Enchanted by the mystery of the desert and the prospect of adventure, and perhaps having listened to Oleta Adams’ Get Here a tad much, we spontaneously said “yes” to an invitation from Timberland to participate in its global reforestation project in the Horqin Desert, China, in celebration of Earth Day and in line with the brand’s latest campaign “Nature Needs Heroes”.
What we discovered, however, wasn’t quite as romantic and picturesque as what we had in mind. Instead we experienced first-hand a desperate reality resulted from human activity and a taste of the formidable forces of nature. Despite the grim situation and harsh conditions, we were inspired with hope by the long-term environmental stewardship undertaken by Timberland and its collaborators that have made them true heroes of nature and the leading role they play in bringing the community together and restoring Horqin to its former glory.
Located in the eastern part of the Inner Mongolia Autonomous Region, North China, the Horqin Desert encompasses the prefectural municipality of Tongliao and the surrounding areas. To get there, we travelled first to Beijing, followed by another short flight to Shenyang in the neighboring province of Liaoning. From here, the journey continued north by coach for several more hours to a provincial town of Horqin, where we lodged for the duration of our visit.
Over the next two days, as we ventured into the Horqin Desert, flanked by dreary views of dry, sandy landscapes interspersed with random light industrial structures and what looked like abandoned farmhouses along the way, we learned from Timberland that the Horqin Desert is not as much a natural occurrence as it is a land degradation, and discovered in person the detrimental effects of desertification brought on by human activity.
Horqin was, in fact, once a vast verdant grassland in Inner Mongolia. Sadly, it has undergone long years of grazing and reclamation to an extent over its capacity. As a result, the desertification area has expanded to over 420,000sqkm in size at a rate of 10,000sqkm per year. The desertification-incurred sandstorm has come with adverse impact on such Asian regions as northeast part of China, all the way to the neighbouring Japan and South Korea.
Being committed as a contributor to the sustainable development of the environment, Timberland has joined hands with Green Network, a Japanese non-profit organisation, since 2001 for tree planting events in Inner Mongolia in order to prevent and improve the desertification in the Horqin Desert. Years of concerted efforts have finally paid off as evidenced by the reduction in soil loss and mitigation in the frequency and severity of sandstorms thanks to the newly planted vegetation.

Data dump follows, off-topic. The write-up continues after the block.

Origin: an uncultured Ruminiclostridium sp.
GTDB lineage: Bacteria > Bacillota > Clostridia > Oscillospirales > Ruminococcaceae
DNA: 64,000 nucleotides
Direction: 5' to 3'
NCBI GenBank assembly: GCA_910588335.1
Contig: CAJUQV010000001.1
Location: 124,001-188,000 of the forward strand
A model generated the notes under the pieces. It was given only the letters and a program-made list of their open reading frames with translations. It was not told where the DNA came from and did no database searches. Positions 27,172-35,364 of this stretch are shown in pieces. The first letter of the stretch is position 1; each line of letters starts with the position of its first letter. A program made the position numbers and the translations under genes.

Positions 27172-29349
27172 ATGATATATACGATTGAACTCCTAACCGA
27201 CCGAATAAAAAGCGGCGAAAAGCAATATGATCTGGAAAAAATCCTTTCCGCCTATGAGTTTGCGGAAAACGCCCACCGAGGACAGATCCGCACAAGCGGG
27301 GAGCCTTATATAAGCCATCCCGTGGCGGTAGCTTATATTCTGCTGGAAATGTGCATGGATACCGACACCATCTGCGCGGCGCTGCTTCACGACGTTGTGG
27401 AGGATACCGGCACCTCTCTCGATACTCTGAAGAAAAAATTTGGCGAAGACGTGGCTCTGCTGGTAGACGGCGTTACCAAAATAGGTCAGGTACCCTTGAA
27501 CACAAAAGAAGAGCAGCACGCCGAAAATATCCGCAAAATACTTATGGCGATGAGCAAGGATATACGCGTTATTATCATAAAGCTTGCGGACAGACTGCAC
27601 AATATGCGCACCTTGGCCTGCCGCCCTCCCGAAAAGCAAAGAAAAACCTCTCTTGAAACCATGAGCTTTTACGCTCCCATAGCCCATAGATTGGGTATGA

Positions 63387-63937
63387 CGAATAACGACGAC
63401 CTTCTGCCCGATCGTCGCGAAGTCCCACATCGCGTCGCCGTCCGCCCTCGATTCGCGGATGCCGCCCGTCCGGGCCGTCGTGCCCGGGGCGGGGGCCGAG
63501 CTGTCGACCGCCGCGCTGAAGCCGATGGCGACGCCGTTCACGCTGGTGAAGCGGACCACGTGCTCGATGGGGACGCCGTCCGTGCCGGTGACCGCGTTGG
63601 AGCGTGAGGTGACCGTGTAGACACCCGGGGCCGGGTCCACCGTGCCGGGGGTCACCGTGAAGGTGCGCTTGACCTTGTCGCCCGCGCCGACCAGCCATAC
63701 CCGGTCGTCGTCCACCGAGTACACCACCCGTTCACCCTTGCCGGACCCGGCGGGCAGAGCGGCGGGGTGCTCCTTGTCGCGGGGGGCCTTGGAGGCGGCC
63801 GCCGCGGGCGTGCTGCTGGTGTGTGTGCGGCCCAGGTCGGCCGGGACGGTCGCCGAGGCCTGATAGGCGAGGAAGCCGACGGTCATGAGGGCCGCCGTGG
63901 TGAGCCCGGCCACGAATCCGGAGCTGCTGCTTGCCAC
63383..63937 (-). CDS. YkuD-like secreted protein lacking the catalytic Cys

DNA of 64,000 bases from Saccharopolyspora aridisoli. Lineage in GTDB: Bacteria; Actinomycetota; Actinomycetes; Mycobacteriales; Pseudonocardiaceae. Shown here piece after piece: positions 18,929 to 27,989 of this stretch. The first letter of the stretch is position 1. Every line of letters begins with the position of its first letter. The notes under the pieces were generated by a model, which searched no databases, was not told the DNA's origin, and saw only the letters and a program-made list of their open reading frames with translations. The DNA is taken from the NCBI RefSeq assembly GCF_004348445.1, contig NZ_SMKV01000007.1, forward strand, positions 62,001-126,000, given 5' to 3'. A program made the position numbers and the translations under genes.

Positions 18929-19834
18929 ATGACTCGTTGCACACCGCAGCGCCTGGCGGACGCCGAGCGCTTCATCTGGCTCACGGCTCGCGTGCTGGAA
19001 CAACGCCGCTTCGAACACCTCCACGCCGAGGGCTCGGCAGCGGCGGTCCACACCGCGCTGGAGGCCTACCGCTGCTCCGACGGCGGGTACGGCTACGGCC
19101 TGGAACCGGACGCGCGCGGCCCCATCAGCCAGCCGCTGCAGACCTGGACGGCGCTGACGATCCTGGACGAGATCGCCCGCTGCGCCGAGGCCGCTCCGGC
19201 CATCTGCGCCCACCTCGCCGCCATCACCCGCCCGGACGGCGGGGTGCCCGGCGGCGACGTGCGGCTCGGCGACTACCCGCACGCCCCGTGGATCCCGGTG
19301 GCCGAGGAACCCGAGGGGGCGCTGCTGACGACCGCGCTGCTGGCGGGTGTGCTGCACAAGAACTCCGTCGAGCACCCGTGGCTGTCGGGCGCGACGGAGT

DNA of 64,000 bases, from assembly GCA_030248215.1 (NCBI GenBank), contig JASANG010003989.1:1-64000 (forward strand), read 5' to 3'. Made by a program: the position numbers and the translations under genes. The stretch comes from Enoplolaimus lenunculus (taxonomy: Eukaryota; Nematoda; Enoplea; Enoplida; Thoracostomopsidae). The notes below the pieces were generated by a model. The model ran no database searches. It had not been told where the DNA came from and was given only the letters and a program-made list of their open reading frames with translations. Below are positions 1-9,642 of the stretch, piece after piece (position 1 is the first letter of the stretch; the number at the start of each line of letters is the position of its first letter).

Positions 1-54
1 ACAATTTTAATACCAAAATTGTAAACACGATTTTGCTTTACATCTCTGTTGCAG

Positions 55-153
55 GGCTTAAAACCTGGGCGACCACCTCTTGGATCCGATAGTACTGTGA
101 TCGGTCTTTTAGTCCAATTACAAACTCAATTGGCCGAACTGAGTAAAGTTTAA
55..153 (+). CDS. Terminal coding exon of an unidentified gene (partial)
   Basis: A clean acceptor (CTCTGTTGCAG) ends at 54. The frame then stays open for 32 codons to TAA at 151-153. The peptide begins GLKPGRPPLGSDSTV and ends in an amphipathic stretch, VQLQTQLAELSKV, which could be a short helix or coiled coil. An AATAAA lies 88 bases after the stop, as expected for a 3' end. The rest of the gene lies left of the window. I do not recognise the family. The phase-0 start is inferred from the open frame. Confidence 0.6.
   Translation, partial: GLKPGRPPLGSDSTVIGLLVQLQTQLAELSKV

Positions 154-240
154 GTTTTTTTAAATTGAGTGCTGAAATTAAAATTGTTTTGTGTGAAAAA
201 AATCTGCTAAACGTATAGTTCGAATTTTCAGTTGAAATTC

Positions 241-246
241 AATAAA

More importantly, the reforestation initiative has the potential to improve the local ecological environment and promote the production of agricultural works with positive impact on the local economy. By the year of 2018, 120 million Yuan has been invested into the plantation of more than 2.6 million trees in China, greening an area up to 846 hectares, enough to fill 1,450 football fields. The accumulative servicing time for the project is 347 days. Up until today, Timberland has planted as many as 9.7 million trees worldwide.
This year, for its 19th consecutive year, Timberland, along with over 130 volunteers made up of members of the media from China, Hong Kong, Taiwan, South Korea, Singapore and Malaysia, including us, led by Takashi Otaki, co-founder and executive director of Green Network, and Atlanta McIIwraith, senior manager, Timberland Community Engagement and Communication, successfully planted a total of 650 pine trees to form barriers around the affected area in the Horqin Desert to limit the spread of decay.
For each tree, we had to dig 30cm deep into the sand to plant the sapling and later form a human chain to water it, armed with a pair of gloves, a shovel and a bucket, using water collected from a well. Despite the labour and being all geared up in long-sleeve shirt, face mask, cap and sunglasses, not to mention Timberland’s iconic Original Yellow Boots, what took a toll on us was the dry, sandy atmospheric conditions – sands were everywhere, in our mouth, our hair, our eyes, and the very air we breathed. Nevertheless, the group soldiered on in high spirits. In addition, we pruned 5,400sqm of pine and 10,880sqm of poplar respectively so as to promote the growth of grasslands.
Throughout the operation, we were joined by Timberland’s Asia Pacific ambassador, actor, singer and entrepreneur Will Pan, who had earlier pledged to lend his support to the brand’s “Nature Needs Heroes” campaign and got his hands dirty with us, in true Timberland style. According to Pan, who has long been committed to community outreach and environmental sustainability, the experience from the Horqin Desert has truly reinforced his consideration for the environment and strengthened his resolve to push forward the sustainability cause while encouraging his supporters in person.
In anticipation of the 20th anniversary of its reforestation project in the Horqin Desert in 2020, Timberland, with its Earth Day service events and community greening projects worldwide, and eco-conscious products, strongly encourages people to be a role-player in environmental protection and to step outside, work together to create better products, stronger communities, greener cities, and a better life for the world.